ESPN (Scouts, Inc.) - Cerebral QB who does an efficient job of orchestrating a pro-style offense. Great at getting pre/post snap reads. Diagnoses coverages quickly and has very good anticipation and timing with throws. Sound decision maker who can get through progressions and rarely forces throws into coverage. Understands the value of ball security and willing to take check downs. Holds a 99-19 TD/INT ratio through first three seasons. Arguably the most poised, efficient and effective QBs in all of football running the two-minute drill with the game on the line.

Throws a catchable ball. Very accurate with short-throws and rarely forces targets to adjust to the ball. Excellent touch /candrop the ball in the bucket with fade/go routes. Can change ball speeds and projection with intermediate crossing passes. Makes accurate throws off of back foot. But too often falls away with throws. Accuracy can also dip when he tries to drive the ball into tight window downfield.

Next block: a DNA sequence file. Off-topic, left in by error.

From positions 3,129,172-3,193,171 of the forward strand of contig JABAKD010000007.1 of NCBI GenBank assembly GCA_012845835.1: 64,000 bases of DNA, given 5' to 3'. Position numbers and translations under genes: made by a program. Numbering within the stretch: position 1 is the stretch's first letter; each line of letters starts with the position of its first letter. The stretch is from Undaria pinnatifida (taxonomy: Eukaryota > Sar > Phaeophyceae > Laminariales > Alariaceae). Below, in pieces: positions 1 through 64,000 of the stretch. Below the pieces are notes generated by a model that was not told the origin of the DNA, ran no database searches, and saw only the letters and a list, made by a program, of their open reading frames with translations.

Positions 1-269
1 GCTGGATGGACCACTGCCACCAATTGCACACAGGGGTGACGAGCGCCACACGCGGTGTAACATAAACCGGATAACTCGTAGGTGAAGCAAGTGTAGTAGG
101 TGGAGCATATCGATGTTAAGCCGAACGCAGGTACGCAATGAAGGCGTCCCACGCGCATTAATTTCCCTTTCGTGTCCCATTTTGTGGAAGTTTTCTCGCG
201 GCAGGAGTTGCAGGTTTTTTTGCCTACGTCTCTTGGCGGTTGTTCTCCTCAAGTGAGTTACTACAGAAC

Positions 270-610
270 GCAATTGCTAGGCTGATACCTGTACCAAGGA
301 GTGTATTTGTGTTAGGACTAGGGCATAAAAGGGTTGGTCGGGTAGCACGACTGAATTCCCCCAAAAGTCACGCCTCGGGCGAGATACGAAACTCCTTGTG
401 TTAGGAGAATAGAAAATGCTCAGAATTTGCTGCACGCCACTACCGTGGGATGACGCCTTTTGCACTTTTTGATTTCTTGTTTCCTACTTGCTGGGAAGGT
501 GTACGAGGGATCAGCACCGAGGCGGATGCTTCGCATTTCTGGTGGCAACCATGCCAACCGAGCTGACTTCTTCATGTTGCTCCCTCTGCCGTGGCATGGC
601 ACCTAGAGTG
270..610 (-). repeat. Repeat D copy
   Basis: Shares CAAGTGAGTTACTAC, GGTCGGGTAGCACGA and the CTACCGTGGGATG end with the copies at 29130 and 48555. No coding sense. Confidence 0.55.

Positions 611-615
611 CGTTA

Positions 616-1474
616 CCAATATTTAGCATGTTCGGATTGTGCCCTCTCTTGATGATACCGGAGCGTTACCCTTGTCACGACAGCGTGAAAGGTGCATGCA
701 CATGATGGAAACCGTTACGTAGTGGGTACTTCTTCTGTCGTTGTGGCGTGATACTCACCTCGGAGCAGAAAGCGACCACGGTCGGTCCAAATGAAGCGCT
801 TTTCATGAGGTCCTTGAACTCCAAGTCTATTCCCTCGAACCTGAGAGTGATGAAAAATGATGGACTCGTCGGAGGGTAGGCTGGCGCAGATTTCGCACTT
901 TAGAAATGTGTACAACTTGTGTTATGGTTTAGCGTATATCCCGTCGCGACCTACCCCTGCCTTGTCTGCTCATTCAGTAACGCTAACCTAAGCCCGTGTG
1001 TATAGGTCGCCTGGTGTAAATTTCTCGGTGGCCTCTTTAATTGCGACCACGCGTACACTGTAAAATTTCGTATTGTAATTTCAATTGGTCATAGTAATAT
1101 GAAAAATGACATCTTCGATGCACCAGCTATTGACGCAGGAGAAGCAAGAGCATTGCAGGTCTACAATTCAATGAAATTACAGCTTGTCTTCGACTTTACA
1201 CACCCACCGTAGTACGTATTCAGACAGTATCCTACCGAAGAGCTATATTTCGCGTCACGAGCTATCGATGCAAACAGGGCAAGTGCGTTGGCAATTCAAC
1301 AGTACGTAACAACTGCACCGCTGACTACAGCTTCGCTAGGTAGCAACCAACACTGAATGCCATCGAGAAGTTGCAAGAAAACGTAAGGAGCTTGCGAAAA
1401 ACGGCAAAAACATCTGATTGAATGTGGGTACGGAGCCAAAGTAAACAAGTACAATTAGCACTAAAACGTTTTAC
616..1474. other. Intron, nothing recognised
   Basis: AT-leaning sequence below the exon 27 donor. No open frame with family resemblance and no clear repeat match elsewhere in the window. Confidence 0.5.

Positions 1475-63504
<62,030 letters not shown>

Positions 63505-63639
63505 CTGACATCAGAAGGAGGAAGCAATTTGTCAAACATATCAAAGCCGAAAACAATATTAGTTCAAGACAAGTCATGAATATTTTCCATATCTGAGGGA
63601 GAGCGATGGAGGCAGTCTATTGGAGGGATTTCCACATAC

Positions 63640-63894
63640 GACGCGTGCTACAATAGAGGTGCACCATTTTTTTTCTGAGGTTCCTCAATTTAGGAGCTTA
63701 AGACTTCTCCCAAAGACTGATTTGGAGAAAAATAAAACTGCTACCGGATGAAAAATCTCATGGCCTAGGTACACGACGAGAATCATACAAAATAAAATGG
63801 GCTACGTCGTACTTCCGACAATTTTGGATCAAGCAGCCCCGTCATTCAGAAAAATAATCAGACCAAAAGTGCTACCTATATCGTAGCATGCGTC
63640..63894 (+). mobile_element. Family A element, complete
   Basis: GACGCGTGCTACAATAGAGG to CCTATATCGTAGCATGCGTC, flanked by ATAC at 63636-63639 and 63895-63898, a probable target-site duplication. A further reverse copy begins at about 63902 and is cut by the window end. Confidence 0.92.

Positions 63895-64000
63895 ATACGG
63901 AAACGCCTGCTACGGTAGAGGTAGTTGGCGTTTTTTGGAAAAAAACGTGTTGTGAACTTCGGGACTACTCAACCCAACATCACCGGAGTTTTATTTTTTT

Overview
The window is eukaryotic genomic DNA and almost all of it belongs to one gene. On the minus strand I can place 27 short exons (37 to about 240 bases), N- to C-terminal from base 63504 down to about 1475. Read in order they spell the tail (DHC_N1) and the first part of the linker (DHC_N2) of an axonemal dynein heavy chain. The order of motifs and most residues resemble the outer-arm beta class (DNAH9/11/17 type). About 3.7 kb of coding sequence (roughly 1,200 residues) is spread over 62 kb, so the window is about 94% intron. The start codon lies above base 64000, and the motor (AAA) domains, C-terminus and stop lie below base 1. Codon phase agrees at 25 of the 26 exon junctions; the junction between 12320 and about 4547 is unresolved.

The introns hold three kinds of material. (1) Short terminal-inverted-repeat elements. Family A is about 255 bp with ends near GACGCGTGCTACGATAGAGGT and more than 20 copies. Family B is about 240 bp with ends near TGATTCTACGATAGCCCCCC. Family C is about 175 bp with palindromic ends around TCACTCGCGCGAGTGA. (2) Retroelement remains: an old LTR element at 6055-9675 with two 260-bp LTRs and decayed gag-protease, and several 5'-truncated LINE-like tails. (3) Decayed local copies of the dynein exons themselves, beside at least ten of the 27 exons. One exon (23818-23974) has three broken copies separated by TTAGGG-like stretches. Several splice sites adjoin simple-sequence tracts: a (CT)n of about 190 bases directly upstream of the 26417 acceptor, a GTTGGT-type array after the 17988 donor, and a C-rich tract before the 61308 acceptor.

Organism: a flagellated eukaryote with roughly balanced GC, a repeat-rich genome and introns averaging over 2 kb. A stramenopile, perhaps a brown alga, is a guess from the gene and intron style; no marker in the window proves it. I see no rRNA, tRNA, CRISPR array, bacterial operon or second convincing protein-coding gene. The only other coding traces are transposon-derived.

¾ release. Lower release point combined with lack of height brings up concerns for batted down balls. But does an excellent job of changing release points when need be. Arm strength average at best. Will have issues driving the ball down field and ball can hang in the air on deeper out routes. Will have to rely on above-average anticipation and timing to be successful at the next level.

Lacks speed and elusiveness to be a running threat. But quick with great poise in the pocket. Naturally feels the rush and does a great job of maneuvering to buy time while keeping eyes down field. While he lacks height he does a nice job of finding throwing lanes to deliver throw. Can buy break contain and extend play outside of the pocket if need be. Must do a better job of keeping both hands on the ball to protect the ball inside the pocket.

Russell Wilson 5015 204  203 Wisconsin (Arm: 31. Hand: 10`¼)

Combine: Forty: 4.55 | BP: DNP | VJ: 34.0 | BJ: 118 | 3C: 6.97 | 20Sh: 4.09| 60Sh: DNP |

Pro Day - Put on a show .Everyone is scared of quarterbacks who measure under 6-feet, but Wilson looked absolutely great. This guy whistles the ball. they say he only had four passes blocked at Wisconsin this past year — that’s outstanding for a short guy. His stock is rising.